Prather’s Pick: A twist on a classic Christmas story |

Prather’s Pick: A twist on a classic Christmas story

Diane Prather

Diane Prather

"The Night Before Christmas" was written by Clement C. Moore a long time ago, but it's amazing how many picture book plots are takes on the poem. Settings include everything from the desert to the barnyard. Take this week's book, for example.

"Cop's Night Before Christmas" was written by Officer Michael D. Harrison and illustrated by David Miles. The author was the founder of Santa Cops, a policeman's charity.

The story begins in a locker room as police officers are getting ready for their shift — not just any shift because it's the night before Christmas. The leading character in the story is a young officer who has a wife and son.

"On the night before Christmas,

I was feeling quite moody.

Like other cops,

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I was reporting for duty."

The reader can empathize. The policeman won't be off duty until 7 a.m. He's missing the entire night before Christmas with his family.

So the policeman hits the streets in his cruiser, helping the residents of the town. (The entire story is told in the rhyme of "The Night Before Christmas.")

When he changes a tire for a lady with children, the policeman finds an orange-striped kitten. He puts the kitten in his car where it curls up beside him on the seat. Later on, when the policeman stops at The Doughnut Shop, he takes the kitten in with him.

Inside, "The aroma was wonderful: carbohydrates deep fried."

Everyone knows the policeman. The waitress has put coffee with cream at his regular spot. The kitten enjoys it, too. So, that's where they are until eleven, a long time to go before morning.

However, when the policeman leaves the coffee shop, he finds someone waiting outside. He's a fat, old cop with a white beard, wearing a red suit with stripes and a Christmas tree on his sleeve and bells and a couple of small stockings in his belt. His badge has a smiley face on it. The old man wears a policeman's hat, too, and what appear to be night goggles.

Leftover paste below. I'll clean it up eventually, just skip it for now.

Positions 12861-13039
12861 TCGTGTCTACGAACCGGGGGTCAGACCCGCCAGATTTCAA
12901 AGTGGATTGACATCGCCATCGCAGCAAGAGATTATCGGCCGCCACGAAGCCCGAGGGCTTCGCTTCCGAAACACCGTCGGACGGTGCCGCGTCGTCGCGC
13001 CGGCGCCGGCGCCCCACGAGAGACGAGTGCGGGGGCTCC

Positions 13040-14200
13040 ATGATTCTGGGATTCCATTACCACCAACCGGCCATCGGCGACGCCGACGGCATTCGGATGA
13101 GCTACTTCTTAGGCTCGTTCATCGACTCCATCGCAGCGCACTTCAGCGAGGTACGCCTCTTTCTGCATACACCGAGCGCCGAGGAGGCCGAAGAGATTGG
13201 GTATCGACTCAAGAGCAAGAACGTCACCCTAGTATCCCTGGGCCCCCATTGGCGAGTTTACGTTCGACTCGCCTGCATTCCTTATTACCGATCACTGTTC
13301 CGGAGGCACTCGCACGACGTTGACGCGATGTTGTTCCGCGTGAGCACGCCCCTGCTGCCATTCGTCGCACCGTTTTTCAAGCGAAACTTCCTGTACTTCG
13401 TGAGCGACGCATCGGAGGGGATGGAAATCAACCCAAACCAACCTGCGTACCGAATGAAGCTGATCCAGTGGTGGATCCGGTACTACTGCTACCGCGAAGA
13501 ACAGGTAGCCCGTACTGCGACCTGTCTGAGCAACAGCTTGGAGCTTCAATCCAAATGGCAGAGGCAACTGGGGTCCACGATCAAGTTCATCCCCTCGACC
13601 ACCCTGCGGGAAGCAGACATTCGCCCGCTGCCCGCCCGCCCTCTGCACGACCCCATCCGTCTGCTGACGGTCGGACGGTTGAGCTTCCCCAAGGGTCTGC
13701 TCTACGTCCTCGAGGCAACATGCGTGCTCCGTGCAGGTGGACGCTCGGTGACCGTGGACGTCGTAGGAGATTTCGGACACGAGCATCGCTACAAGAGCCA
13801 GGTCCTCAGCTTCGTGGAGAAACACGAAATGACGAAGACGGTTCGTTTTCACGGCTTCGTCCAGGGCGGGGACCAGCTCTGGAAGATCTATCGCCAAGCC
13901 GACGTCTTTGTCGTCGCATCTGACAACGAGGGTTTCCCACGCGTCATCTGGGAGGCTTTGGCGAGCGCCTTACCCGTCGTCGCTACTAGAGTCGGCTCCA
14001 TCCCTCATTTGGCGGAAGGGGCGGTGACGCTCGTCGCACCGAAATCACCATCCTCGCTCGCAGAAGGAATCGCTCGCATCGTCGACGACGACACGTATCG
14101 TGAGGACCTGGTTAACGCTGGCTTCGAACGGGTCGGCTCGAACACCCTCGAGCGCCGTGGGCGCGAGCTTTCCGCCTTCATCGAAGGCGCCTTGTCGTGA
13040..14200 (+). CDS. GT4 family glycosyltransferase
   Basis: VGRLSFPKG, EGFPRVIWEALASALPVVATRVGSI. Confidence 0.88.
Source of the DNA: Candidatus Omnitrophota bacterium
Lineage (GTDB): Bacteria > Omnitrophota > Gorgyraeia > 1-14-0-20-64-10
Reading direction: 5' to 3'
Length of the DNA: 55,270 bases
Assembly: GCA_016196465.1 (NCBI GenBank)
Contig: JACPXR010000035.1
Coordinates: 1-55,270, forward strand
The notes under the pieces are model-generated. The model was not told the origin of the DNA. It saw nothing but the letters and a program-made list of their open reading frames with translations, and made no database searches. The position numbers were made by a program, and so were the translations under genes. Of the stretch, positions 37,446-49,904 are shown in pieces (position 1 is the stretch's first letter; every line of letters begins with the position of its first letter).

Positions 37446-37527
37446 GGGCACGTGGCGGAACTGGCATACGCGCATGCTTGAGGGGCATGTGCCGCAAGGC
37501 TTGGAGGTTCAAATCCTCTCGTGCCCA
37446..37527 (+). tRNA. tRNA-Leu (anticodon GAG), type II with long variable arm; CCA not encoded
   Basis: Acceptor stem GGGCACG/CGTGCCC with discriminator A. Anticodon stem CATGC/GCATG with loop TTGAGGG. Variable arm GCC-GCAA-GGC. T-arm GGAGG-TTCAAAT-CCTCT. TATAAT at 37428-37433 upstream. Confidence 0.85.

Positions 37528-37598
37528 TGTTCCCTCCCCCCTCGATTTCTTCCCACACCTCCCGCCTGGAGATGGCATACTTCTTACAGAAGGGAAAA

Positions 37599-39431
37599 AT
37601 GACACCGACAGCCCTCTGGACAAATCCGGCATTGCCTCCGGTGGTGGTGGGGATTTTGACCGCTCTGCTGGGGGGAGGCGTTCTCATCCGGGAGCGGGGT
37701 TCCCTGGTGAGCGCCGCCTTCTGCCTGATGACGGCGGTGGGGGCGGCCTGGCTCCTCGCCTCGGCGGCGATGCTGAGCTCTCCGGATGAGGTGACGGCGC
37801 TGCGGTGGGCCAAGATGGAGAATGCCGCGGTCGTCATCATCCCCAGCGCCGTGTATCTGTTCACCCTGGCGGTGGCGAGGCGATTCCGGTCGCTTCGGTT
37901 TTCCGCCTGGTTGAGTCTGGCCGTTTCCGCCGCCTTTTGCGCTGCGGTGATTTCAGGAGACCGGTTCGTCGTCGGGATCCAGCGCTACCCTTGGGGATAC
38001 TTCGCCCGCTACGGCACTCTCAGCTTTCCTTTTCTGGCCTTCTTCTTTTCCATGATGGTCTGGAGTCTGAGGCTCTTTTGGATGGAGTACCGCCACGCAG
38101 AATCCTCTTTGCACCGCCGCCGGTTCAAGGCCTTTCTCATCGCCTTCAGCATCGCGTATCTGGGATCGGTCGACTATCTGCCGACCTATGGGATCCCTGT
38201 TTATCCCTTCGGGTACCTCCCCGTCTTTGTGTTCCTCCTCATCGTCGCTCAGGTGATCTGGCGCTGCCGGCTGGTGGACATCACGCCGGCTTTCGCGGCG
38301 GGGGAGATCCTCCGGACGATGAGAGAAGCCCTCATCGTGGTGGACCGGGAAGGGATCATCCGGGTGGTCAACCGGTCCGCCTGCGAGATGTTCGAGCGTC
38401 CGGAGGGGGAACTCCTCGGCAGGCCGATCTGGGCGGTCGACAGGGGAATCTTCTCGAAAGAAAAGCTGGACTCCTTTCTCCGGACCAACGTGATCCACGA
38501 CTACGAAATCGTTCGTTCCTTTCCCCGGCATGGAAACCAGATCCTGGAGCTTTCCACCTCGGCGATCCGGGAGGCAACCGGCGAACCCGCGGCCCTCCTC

The old man introduces himself as Kringle, and he says he has the policeman's back. Furthermore, Sergeant Kringle says that he has been watching the town year after year.

If the reader studies the illustration closely, he or she will notice a ladder that has been tossed down on the doughnut shop, and hidden in the dark on the building's roof is a chopper.

This is no ordinary chopper, either. It's equipped with a spotlight that can light up the whole town. Bad guys can't hide from Sergeant Kringle! He's got a surprise for the policeman.

What a heartwarming story! (Kids will enjoy following the kitten to the end of the story.)

Officer Michael D. Harrison spent 18 years as a deputy sheriff and another eight years as a probation/parole officer. He has teaching experience with kids, too!

This book is published by Pelican Publishing Company (2010). It costs $16.99 in hardcover, but since it's an older book, you may be able to find it in soft cover. It's also one of the books in the children's room in the Craig branch of the Moffat County Libraries.